Do Respiratory Cycle-Related EEG Changes or Arousals from Sleep Predict Neurobehavioral Deficits and Response to Adenotonsillectomy in Children?
1Sleep Disorders Center and Department of Neurology, University of Michigan, Ann Arbor, MI; ; 2Sleep Disorders Center and Division of Pediatric Otolaryngology, Department of Otolaryngology and Head and Neck Surgery, University of Michigan, Ann Arbor, MI; ; 3Division of Neuropsychology, Department of Psychiatry, University of Michigan, Ann Arbor, MI; ; 4Department of Psychiatry, Central Michigan University, Mount Pleasant, MI; ; 5Division of Behavioral and Developmental Pediatrics, Department of Pediatrics and Communicable Diseases, University of Michigan, Ann Arbor, MI; ; 6Sleep Disorders Center and Division of Pediatric Neurology, Department of Pediatrics and Communicable Diseases, University of Michigan, Ann Arbor, MI; ; 7Department of Biostatistics, University of Michigan School of Public Health, Ann Arbor, MI; ; 8Sleep Disorders Center, Department of Neurology, and Department of Oral and Maxillofacial Surgery, University of Michigan, Ann Arbor, MI; ; 9Michigan Tech Research Institute, Michigan Technological University, Ann Arbor, MI
Pediatric obstructive sleep apnea (OSA) is associated with hyperactive behavior, cognitive deficits, psychiatric morbidity, and sleepiness, but objective polysomnographic measures of OSA presence or severity among children scheduled for adenotonsillectomy have not explained why. To assess whether sleep fragmentation might explain neurobehavioral outcomes, we prospectively assessed the predictive value of standard arousals and also respiratory cycle-related EEG changes (RCREC), thought to reflect inspiratory microarousals.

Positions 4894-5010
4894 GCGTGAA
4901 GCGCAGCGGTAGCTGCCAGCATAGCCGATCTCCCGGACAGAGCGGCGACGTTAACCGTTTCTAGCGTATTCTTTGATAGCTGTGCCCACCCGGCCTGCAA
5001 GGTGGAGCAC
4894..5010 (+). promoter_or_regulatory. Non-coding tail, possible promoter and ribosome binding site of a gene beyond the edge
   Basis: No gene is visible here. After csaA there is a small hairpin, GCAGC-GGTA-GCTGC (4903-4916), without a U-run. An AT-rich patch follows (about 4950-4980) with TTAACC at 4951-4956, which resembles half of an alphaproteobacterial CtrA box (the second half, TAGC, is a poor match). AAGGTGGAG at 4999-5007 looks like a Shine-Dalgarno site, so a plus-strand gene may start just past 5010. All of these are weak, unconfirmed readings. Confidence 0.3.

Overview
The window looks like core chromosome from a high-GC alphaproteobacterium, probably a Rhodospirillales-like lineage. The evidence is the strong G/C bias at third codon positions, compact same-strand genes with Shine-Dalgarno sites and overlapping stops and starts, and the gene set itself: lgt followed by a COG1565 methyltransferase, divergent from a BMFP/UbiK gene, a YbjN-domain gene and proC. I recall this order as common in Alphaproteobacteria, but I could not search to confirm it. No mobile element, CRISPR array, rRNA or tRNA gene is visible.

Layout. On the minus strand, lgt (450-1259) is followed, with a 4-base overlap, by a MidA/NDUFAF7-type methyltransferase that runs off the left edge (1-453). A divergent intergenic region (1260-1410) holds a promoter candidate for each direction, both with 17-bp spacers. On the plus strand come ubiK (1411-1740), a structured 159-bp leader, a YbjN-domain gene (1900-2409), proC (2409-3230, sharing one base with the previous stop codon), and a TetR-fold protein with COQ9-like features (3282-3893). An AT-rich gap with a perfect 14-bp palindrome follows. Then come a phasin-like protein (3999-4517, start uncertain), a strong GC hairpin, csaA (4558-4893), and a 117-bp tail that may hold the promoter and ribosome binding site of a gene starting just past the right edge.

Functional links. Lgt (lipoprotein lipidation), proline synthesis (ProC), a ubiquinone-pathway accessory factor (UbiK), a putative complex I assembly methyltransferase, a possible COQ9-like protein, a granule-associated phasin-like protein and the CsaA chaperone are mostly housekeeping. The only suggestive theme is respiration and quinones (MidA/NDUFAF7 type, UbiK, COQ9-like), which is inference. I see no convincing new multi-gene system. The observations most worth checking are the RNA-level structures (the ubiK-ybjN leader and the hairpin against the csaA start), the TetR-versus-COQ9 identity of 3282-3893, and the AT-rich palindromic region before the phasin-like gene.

Washtenaw County Adenotonsillectomy Cohort II participants included children (ages 3-12 years) scheduled for adenotonsillectomy, for any clinical indication. At enrollment and again 7.2 ± 0.9 (SD) months later, children had polysomnography, a multiple sleep latency test, parent-completed behavioral rating scales, cognitive testing, and psychiatric evaluation. The RCREC were computed as previously described for delta, theta, alpha, sigma, and beta EEG frequency bands.
Participants included 133 children, 109 with OSA (apnea-hypopnea index [AHI] ≥ 1.5, mean 8.3 ± 10.6) and 24 without OSA (AHI 0.9 ± 0.3). At baseline, the arousal index and RCREC showed no consistent, significant associations with neurobehavioral morbidities, among all subjects or the 109 with OSA. At follow-up, the arousal index, RCREC, and neurobehavioral measures all tended to improve, but neither baseline measure of sleep fragmentation effectively predicted outcomes (all p > 0.05, with only scattered exceptions, among all subjects or those with OSA).
Sleep fragmentation, as reflected by standard arousals or by RCREC, appears unlikely to explain neurobehavioral morbidity among children who undergo adenotonsillectomy.
Clinical Trial Registration:
ClinicalTrials.gov, ID: NCT00233194
Chervin RD, Garetz SL, Ruzicka DL, Hodges EK, Giordani BJ, Dillon JE, Felt BT, Hoban TF, Guire KE, O'Brien LM, Burns JW. Do respiratory cycle-related EEG changes or arousals from sleep predict neurobehavioral deficits and response to adenotonsillectomy in children?. J Clin Sleep Med 2014;10(8):903-911.
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